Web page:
Thurrock musical history

Pink Floyd plays Thurrock

You probably would not think of Thurrock as a place for fostering pop music, but the local working men's clubs and entertainment venues like The Circus Tavern, Thameside Theatre and Civic Hall have all witnessed up and coming bands and pop idols in the later half of the 20th century.

On April 13th 1967, Pink Floyd played a gig at the Tilbury Railway Club in Calcutta Road, Tilbury.

In the previous month, the band had just signed a record contract with EMI Records with an advance of £5,000. Pink Floyd's line up at the time included Nick Mason on drums, Syd Barrett on guitar/vocals, Roger Waters on Bass/vocal, and Rick Wright on keyboards. The bands very first single "Arnold Layne" was released backed by "Candy And A Currant Bun". "Arnold Layne" the tale of a hard-up transvestite, who steals (and wears) ladies clothes from washing lines, escaped a BBC ban to rise into the UK Top 20. "See Emily Play", originally titled "Games For May" in honour of an event the band hosted at the Queen Elizabeth Hall, reached the number 6 position in the Top 20 in June 1967. Their performance at the "14 Hour Technicolour Dream" event made way for the recording of their first album " The Piper At The Gates Of Dawn" named after a chapter from "Wind In The Willows"

The album was released in August and is regarded as one of the finest examples of psychedelic space-rock. But with this, the price of fame, band member Barrett was now heavily into L.S.D., a hallucinogenic drug and would not perform with the group, blankly staring whilst playing live.

Eventually the band decided that they could not continue with Syd in their line-up, and he was replaced by David Gilmour. The band continued with their performing and recording with their new band member Gilmour which included their new album "A Saucerful Of Secrets" which was released in 1968. In 1973 "Dark Side Of The Moon" was released which was their most success-full album to date, reaching No1 in the U.S.A. where it stayed in the album charts for 741weeks. In the U.K. it reached No2 in the album charts where it stayed for 301 weeks. Other albums recorded by Pink Floyd included "Wish You Were Here" in 1975 and also "Animals" in 1977. In 1979 the group released their first single for 11 years. Entitled "Another Brick In The Wall Part II", the record made the number one position in the U.K. chart where it stayed for a total of 5 weeks. The album " The Wall" was released two weeks later, reaching the number three position.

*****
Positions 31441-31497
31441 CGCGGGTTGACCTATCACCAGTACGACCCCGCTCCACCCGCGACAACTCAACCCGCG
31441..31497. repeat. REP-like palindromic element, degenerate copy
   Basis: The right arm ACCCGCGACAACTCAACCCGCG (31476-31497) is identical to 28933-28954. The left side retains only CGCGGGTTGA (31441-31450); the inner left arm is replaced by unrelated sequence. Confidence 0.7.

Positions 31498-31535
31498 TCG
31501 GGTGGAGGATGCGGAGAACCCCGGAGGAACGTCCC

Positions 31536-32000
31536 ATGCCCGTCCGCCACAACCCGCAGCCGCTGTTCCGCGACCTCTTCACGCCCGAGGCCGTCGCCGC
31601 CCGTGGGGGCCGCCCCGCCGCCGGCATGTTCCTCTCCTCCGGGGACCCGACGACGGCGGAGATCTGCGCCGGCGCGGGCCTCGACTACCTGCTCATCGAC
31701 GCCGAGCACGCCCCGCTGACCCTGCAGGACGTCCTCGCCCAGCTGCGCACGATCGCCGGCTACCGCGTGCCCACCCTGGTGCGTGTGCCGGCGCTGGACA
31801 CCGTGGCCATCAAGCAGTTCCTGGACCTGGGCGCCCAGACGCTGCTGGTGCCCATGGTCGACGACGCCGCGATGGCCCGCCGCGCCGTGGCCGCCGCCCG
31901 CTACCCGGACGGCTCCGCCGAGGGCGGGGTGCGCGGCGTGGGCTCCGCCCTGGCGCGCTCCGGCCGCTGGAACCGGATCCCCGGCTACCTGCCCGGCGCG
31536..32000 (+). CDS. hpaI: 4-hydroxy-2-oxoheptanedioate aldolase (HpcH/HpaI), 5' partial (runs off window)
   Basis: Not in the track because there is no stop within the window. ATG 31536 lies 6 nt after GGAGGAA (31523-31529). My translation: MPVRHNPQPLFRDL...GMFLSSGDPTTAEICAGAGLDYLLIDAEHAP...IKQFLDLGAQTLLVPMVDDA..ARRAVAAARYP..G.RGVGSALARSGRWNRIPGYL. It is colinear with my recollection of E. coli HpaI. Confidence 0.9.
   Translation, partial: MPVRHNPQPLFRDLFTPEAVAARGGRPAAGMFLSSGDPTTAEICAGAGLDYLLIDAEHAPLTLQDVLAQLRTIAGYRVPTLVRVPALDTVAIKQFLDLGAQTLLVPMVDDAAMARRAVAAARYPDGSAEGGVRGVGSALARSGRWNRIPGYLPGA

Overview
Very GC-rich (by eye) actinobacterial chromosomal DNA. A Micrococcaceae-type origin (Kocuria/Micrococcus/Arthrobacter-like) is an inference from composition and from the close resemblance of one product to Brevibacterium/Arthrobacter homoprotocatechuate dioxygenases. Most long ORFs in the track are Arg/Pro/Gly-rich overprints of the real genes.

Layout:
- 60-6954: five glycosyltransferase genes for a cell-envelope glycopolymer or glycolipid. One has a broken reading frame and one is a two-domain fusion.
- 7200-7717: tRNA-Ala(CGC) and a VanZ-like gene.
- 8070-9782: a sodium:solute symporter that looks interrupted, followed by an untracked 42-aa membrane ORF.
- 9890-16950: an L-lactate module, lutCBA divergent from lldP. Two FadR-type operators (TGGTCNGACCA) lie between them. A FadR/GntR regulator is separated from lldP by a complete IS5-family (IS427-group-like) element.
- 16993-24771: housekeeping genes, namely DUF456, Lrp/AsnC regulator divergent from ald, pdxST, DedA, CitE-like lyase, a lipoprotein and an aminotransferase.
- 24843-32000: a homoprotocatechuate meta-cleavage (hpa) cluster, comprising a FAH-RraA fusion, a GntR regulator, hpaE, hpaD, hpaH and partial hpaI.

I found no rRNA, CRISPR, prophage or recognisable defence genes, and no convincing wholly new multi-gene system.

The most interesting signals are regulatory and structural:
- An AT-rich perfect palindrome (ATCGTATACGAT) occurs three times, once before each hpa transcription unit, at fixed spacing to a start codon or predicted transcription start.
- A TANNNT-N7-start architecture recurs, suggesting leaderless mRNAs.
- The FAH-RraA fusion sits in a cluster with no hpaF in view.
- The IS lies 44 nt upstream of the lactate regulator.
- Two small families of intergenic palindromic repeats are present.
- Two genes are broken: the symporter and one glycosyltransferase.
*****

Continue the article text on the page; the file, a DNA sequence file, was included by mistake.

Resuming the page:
Thurrock youths appear in Floyd film

In 1982 a film version of Pink Floyds "The Wall" was made. The film which was directed by Allan Parker, starred Boomtown Rats and Live Aid organiser Bob Geldof as a drug crazed pop star who becomes a fascist style leader. 300 unemployed youngsters from the Thurrock area including some skinheads were recruited as extras for the controversial film. They were cast as the fanatical black shirted followers at a Nuremberg style rally. The youngsters were recruited by Eva Samson Shaw the Warden of the Riverside Youth Centre in Tilbury. Eight double decker buses were needed to take the youngsters to the film location. Each person was paid between £50-£100 for around two days work on the film. The youngsters were not involved in the more controversial scenes of the film, which included rape and violence. To appear in the film was a way of making some extra money, some of the youngsters were unemployed, and some went to Thurrock College. Many of the students were given a skinhead style crop haircut for the film.